Correct - Item 6 CORRECT! The student's version shows no evidence of plagiarism. The portion of the source text is contained within quotation marks and cited with page number, and the reference is included.

Original Source Material Student Version Major changes within organizations are usually initiated by those who are in power. Such decision-makers sponsor the change and then appoint someone else - perhaps the director of training - to be responsible for implementing and managing change. Whether the appointed change agent is in training development or not, there is often the implicit assumption that training will "solve the problem." And, indeed, training may solve part of the problem.... The result is that potentially effective innovations suffer misuse, or even no use, in the hands of uncommitted users. Source: Dormant, D. (1986). The ABCDs of managing change. In Introduction to Performance Technology (p. 238-256). Washington, D.C.: National Society of Performance and Instruction.

When major changes are initiated in organizations, "... there is often the implicit assumption that training will 'solve the problem.' And, indeed, training may solve part of the problem." (Dormant, 1986, p. 238).

References: Dormant, D. (1986). The ABCDs of managing change. In Introduction to Performance Technology (p. 238-256). Washington, D.C.: National Society of Performance and Instruction. I have read and understand the content of Item 6. [Required] Valid input: - Select only one choice. [ ] I Agree

Incorrect - Item 6 INCORRECT! The student's version shows no evidence of plagiarism. The portion of the source text is contained within quotation marks and cited with page number, and the reference is included.

Original Source Material Student Version Major changes within organizations are usually initiated by those who are in power. Such decision-makers sponsor the change and then appoint someone else - perhaps the director of training - to be responsible for implementing and managing change. Whether the appointed change agent is in training development or not, there is often the implicit assumption that training will "solve the problem." And, indeed, training may solve part of the problem.... The result is that potentially effective innovations suffer misuse, or even no use, in the hands of uncommitted users. Source: Dormant, D. (1986). The ABCDs of managing change. In Introduction to Performance Technology (p. 238-256). Washington, D.C.: National Society of Performance and Instruction.

Page 10 of 21 · How to Recognize Plagiarism: Plagiarism Test

When major changes are initiated in organizations, "... there is often the implicit assumption that training will 'solve the problem.' And, indeed, training may solve part of the problem." (Dormant, 1986, p. 238).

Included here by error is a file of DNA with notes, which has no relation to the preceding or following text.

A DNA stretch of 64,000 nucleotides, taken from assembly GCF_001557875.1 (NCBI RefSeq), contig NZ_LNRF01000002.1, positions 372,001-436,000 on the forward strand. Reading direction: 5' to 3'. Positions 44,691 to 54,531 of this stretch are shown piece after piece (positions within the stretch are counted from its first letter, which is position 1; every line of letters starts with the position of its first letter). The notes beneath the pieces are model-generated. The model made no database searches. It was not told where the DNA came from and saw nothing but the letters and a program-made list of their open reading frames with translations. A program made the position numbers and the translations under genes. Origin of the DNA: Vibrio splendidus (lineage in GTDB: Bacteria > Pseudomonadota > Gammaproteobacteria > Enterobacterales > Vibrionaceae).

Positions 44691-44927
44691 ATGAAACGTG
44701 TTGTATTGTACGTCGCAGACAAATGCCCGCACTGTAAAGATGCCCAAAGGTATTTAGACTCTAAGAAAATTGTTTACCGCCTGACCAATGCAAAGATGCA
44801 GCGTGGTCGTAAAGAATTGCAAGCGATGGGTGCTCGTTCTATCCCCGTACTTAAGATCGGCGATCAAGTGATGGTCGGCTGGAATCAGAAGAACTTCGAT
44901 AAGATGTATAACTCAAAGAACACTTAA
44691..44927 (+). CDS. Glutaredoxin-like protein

References: Dormant, D. (1986). The ABCDs of managing change. In Introduction to Performance Technology (p. 238-256). Washington, D.C.: National Society of Performance and Instruction. I have read and understand the content of Item 6 [Required] Valid input: - Select only one choice. [ ] I Agree

Item 7

Original Source Material Student Version The concept of systems is really quite simple. The basic idea is that a system has parts that fit together to make a whole; but where it gets complicated -- and interesting -- is how those parts are connected or related to each other. Source: Frick, T. (1991). Restructuring education through technology.Bloomington, IN: Phi Delta Kappa Educational Foundation.

A system has parts that fit together to make a whole, but the important aspect of systems is how those parts are connected or related to each other (Frick, 1991). References: Frick, T. (1991). Restructuring education through technology. Bloomington, IN: Phi Delta Kappa Educational Foundation. Which of the following is true for the Student Version above? Item 7 [Required] Valid input: - Select only one choice. [ ] Word-for-Word plagiarism [ ] Paraphrasing plagiarism [ ] This is not plagiarism

Correct - Item 7 CORRECT! A word-for-word example of plagiarism is one in which the writer directly quotes a passage or passages from an author's work without the use of proper quotation marks. Take a moment to examine the explanations of the differences between the Plagiarized and Correct versions. Original Source Material: The concept of systems is really quite simple. The basic idea is that a system has parts that fit together to make a whole; but where it gets complicated -- and interesting -- is how those parts are connected or related to each other. Source: Frick, T. (1991). Restructuring education through technology.Bloomington, IN: Phi Delta Kappa Educational Foundation. Plagiarized Version Correct Version A system has parts that fit together to make a whole, but the important aspect of systems is how those parts are connected or related to each other (Frick, 1991). References: Frick, T. (1991). Restructuring education through technology. Bloomington, IN: Phi Delta Kappa Educational Foundation.